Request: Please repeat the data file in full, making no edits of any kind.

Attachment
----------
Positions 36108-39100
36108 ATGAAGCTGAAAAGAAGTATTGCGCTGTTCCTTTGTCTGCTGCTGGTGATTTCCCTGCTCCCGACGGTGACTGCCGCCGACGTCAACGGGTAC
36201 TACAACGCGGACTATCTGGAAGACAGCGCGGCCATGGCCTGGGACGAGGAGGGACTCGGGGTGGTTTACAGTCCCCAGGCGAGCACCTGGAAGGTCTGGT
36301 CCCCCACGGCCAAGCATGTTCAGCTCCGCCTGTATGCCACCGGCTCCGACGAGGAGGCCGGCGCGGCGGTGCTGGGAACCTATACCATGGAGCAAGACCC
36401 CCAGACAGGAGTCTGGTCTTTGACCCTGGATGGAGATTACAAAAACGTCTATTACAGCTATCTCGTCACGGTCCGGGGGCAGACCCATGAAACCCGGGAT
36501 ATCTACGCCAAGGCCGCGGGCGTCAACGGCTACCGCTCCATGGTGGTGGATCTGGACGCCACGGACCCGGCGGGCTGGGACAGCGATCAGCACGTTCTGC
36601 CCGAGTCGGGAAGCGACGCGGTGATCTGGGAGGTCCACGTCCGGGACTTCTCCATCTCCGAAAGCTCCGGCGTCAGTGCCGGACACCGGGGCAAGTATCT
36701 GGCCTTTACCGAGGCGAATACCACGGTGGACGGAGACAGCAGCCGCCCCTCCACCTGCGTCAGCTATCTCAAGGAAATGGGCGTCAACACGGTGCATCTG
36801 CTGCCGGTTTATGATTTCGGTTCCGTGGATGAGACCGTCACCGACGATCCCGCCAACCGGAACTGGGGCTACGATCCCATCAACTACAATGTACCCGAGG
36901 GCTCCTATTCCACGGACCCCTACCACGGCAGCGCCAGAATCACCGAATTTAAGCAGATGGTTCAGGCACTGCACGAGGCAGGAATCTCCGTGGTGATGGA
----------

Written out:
Positions 36108-39100
36108 ATGAAGCTGAAAAGAAGTATTGCGCTGTTCCTTTGTCTGCTGCTGGTGATTTCCCTGCTCCCGACGGTGACTGCCGCCGACGTCAACGGGTAC
36201 TACAACGCGGACTATCTGGAAGACAGCGCGGCCATGGCCTGGGACGAGGAGGGACTCGGGGTGGTTTACAGTCCCCAGGCGAGCACCTGGAAGGTCTGGT
36301 CCCCCACGGCCAAGCATGTTCAGCTCCGCCTGTATGCCACCGGCTCCGACGAGGAGGCCGGCGCGGCGGTGCTGGGAACCTATACCATGGAGCAAGACCC
36401 CCAGACAGGAGTCTGGTCTTTGACCCTGGATGGAGATTACAAAAACGTCTATTACAGCTATCTCGTCACGGTCCGGGGGCAGACCCATGAAACCCGGGAT
36501 ATCTACGCCAAGGCCGCGGGCGTCAACGGCTACCGCTCCATGGTGGTGGATCTGGACGCCACGGACCCGGCGGGCTGGGACAGCGATCAGCACGTTCTGC
36601 CCGAGTCGGGAAGCGACGCGGTGATCTGGGAGGTCCACGTCCGGGACTTCTCCATCTCCGAAAGCTCCGGCGTCAGTGCCGGACACCGGGGCAAGTATCT
36701 GGCCTTTACCGAGGCGAATACCACGGTGGACGGAGACAGCAGCCGCCCCTCCACCTGCGTCAGCTATCTCAAGGAAATGGGCGTCAACACGGTGCATCTG
36801 CTGCCGGTTTATGATTTCGGTTCCGTGGATGAGACCGTCACCGACGATCCCGCCAACCGGAACTGGGGCTACGATCCCATCAACTACAATGTACCCGAGG
36901 GCTCCTATTCCACGGACCCCTACCACGGCAGCGCCAGAATCACCGAATTTAAGCAGATGGTTCAGGCACTGCACGAGGCAGGAATCTCCGTGGTGATGGA